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Smallest detectable differences in clinical variables related to temporomandibular joint arthritis in juvenile idiopathic arthritis
Pediatric Rheumatologyvolume 9, Article number: P127 (2011)
Temporomandibular joint (TMJ) arthritis in juvenile patients may lead to craniofacial growth deviations as well as interfere with optimal joint function and mouth opening pattern. Clinical assessment of maximal mouth opening capacity, laterotrusion and protrusion is widely used in the diagnosis of TMJ arthritis as well as in the evaluation of a therapeutic intervention in spite of missing knowledge about the reproducibility of these measurements.
To calculate the smallest detectable differences in terms of maximal mouth opening capacity, laterotrusion and protrusion. The smallest detectable difference is the minimal amount of change that can be identified clinically between two consecutive observations.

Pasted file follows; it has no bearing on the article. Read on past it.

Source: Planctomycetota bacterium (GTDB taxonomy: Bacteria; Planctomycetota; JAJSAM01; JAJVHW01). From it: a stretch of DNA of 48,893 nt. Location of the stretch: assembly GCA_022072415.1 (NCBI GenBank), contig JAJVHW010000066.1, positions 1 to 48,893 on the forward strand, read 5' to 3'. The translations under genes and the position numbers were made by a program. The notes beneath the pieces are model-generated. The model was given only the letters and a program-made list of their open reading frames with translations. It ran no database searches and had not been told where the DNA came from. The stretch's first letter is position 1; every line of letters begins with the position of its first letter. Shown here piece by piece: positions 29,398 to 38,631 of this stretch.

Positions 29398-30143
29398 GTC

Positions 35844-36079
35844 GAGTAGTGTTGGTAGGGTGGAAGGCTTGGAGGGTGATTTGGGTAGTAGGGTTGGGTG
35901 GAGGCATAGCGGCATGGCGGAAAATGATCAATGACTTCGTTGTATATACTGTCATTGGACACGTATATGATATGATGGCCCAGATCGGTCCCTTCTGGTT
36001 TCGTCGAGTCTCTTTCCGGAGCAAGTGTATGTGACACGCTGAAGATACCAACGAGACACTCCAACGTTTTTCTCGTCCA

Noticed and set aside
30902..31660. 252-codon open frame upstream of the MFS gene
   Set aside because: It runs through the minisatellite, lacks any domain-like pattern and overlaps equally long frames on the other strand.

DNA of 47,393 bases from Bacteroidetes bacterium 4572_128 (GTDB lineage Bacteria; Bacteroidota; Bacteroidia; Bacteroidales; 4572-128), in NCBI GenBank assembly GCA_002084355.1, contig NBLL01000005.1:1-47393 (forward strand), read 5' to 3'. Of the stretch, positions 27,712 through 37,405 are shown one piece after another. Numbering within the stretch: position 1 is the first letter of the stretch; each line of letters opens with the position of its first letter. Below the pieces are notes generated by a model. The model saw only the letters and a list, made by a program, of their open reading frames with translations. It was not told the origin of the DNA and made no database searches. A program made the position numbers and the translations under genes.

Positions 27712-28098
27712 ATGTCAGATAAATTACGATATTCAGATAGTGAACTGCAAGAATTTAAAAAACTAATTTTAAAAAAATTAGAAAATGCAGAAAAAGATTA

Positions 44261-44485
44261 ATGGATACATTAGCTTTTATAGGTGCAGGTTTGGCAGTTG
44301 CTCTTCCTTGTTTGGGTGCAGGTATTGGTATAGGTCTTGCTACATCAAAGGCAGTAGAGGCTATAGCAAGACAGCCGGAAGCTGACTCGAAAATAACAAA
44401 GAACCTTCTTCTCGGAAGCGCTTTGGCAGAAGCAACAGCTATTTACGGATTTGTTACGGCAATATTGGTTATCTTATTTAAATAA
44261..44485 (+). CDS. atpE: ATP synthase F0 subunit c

42 patients with juvenile idiopathic arthritis (JIA) were included (mean age 12.8, females 73.8%, previous/current TMJ arthritis 57.1%). During their clinical orthodontic examinations repeated measurements of maximal mouth opening capacity, laterotrusion and protrusion were conducted by two experienced observers with a calibrated ruler. The measurements were repeated three times by each observer. Intra- and inter-observer variations were calculated. Variance components were identified by analyses-of-variances and used for the calculation of the smallest detectable differences for each of the variables examined.
The smallest detectable differences found were: maximal mouth opening capacity 7 mm, laterotrusion 3 mm and protrusion 4 mm. These values were reduced if repeated measurements were conducted. No relationship between the age of the patient and the measurement reproducibility was observed.
This is the first study to establish guidelines for the detection of genuine changes between separate clinical TMJ examinations in JIA patients.